She’s considering buying flood insurance, but said even when there’s flooding there won’t necessarily be payouts. After the earlier flood, her parents didn’t receive insurance benefits because it wasn’t considered a disaster area, she said.

Bagford said the Two Mile Creek area “had never been studied, so folks who had bought their houses, with these new map studies, there were areas that were going to be affected.”

Explore MORE HAMILTON NEWS: Hamilton, Middletown among Ohio ‘reinvention cities’ getting more attention

Bagford said Hamilton hired its own engineering consultants, who provided FEMA more information to use in its calculations, such as the locations of rain drainage basins that pour into Two Mile Creek.

“So we did get some adjustment to it, narrowed it down some,” perhaps removing 20 to 30 properties from the flood zone, Bagford said. “But one thing that FEMA stresses is just because that flood line stops at your neighbor’s property doesn’t mean that’s what’s going to happen, if it ever gets to that point.”

In other words, just because you’re not in the flood zone doesn’t mean you won’t get flooded.

“I don’t like to be a salesman for flood insurance,” Bagford said. “I don’t feel that’s my job. I feel that my job is to let people know these are the requirements. They can work with their agents. And a lot of times, I have to answer questions for agents. And if I can’t answer them, I’ll direct them to someone who can, at FEMA Region V.”

The city has informed everybody who is affected about the situation. For some, their properties — but not the buildings on them — are affected, which should save them insurance costs. Those without federally backed mortgages, or without any mortgages, need not buy insurance, although some said they are considering doing so anyway.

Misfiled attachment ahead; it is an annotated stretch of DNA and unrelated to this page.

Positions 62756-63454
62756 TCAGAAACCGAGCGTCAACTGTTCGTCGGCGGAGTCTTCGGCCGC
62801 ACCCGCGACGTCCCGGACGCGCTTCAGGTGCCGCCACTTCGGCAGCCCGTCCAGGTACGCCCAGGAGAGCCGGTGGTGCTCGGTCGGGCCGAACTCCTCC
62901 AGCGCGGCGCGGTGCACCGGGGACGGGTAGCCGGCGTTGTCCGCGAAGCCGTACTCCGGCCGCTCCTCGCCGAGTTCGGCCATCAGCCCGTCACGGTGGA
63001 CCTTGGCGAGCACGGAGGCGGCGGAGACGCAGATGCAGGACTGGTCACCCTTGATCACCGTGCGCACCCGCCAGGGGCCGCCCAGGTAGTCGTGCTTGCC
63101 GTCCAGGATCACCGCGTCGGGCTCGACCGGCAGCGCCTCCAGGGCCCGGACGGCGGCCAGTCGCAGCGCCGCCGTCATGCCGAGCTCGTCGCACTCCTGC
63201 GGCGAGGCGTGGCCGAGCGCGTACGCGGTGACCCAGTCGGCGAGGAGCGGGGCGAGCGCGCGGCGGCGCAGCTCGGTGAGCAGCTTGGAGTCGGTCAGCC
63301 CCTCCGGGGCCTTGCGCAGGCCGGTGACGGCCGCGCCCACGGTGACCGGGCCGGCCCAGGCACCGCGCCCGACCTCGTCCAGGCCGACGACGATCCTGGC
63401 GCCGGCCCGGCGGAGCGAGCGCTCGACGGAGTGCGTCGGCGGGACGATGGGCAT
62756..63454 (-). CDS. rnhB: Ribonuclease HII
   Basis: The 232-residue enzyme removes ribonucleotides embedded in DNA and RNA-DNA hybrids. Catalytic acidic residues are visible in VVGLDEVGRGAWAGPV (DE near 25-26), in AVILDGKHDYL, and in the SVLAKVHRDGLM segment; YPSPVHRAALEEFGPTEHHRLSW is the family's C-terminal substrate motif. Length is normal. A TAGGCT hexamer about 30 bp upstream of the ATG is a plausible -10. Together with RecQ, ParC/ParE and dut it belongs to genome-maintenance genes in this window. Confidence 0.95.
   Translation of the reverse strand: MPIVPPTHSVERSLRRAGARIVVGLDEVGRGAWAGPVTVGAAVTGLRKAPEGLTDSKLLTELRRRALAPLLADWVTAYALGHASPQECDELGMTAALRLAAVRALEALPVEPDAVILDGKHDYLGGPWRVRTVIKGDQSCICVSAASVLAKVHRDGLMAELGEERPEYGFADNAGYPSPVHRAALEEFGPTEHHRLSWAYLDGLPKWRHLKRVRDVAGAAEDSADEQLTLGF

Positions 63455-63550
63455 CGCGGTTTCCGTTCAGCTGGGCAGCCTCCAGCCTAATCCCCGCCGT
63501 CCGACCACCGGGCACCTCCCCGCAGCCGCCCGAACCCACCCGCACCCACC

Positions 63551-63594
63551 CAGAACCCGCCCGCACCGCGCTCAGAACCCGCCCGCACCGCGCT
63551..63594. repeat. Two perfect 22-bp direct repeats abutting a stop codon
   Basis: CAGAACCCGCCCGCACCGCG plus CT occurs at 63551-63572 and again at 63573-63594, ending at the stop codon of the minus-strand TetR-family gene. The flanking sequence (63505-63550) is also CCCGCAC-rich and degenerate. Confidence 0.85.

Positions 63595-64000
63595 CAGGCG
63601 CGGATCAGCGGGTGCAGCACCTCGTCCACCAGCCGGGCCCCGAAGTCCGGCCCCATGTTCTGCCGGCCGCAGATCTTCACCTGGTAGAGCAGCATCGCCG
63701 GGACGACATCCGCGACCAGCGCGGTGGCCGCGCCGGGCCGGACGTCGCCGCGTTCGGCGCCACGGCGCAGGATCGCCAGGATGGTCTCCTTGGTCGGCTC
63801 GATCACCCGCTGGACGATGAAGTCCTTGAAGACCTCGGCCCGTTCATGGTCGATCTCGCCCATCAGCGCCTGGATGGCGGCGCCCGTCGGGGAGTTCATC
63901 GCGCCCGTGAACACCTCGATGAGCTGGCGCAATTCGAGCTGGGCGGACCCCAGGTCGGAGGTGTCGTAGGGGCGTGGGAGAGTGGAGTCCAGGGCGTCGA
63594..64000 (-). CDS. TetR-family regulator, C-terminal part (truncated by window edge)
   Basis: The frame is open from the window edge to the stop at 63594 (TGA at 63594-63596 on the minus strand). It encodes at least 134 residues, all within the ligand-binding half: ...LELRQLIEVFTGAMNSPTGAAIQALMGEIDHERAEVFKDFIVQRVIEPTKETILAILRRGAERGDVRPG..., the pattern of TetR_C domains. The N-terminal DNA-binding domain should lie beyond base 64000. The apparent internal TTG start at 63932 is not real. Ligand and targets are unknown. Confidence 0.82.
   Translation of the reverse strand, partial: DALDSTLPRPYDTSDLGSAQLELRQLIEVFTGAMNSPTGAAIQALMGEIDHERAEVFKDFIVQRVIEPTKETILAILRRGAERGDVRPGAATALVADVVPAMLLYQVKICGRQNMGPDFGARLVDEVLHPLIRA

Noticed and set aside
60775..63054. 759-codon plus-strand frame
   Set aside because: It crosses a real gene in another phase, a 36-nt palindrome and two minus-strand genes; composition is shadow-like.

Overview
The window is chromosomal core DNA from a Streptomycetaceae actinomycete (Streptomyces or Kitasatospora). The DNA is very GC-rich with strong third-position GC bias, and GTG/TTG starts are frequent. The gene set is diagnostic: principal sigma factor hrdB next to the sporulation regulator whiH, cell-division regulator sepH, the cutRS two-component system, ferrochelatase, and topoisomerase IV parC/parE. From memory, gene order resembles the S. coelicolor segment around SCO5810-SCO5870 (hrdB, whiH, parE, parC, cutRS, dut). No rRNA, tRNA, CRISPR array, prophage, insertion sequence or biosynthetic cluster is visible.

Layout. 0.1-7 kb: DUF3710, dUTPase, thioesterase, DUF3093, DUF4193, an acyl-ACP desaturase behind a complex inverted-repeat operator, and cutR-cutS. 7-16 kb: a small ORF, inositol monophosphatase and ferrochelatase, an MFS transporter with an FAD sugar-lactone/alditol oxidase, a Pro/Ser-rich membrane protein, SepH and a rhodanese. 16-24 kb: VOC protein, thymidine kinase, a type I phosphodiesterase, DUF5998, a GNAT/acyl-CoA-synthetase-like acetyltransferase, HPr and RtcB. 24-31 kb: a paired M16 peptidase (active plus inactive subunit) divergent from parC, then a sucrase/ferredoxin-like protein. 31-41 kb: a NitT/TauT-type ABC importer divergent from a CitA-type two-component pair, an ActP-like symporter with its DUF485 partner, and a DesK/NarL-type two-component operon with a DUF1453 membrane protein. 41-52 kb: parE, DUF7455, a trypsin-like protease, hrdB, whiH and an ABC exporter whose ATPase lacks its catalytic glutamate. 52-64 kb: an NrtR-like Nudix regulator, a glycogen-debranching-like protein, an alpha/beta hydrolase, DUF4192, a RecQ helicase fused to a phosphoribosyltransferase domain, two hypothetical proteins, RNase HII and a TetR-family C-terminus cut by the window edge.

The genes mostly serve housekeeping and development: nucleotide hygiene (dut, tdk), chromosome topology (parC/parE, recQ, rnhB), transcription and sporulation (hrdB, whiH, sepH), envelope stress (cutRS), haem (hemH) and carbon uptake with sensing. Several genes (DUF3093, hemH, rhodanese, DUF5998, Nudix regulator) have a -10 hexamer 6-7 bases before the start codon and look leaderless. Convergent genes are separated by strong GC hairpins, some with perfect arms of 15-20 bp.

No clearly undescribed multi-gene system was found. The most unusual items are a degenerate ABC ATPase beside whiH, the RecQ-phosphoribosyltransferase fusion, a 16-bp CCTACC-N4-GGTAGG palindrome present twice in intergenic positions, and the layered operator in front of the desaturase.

Also receiving letters about the new flood areas are the banks that hold the mortgages.

Explore HAMILTON’S MAIN STREET: Need help navigating Main Street during construction? Check out this map

Thanks to highly accurate digital mapping, the city is able to help owners determine whether their buildings are in the flood zone and provide elevation certificates, which indicate the building is beyond the flood area, Bagford said. If not, they can avoid obtaining insurance. On the other hand, “some houses are dead in the middle of this flood-hazard area,” he said.

The city will be letting people who may benefit from elevation certificates know about its offer to help them avoid insurance.

Here’s advice from Smith-Kuypers, of FEMA: “Property owners located in the floodplain should always ask their agent to provide two quotes — an actuarial or real-risk quote or a subsidized quote — and choose which policy best fits their needs and financial situation.”

“If they go now and get it, they get it at the preferred rate, at the rate the property is currently designated,” Bagford said. “They will continue to have that rate, but over time, that rate is going to be increased until it gets to the actual rate of anybody else in a floodway. So it helps them out for the first few years.”

About the Author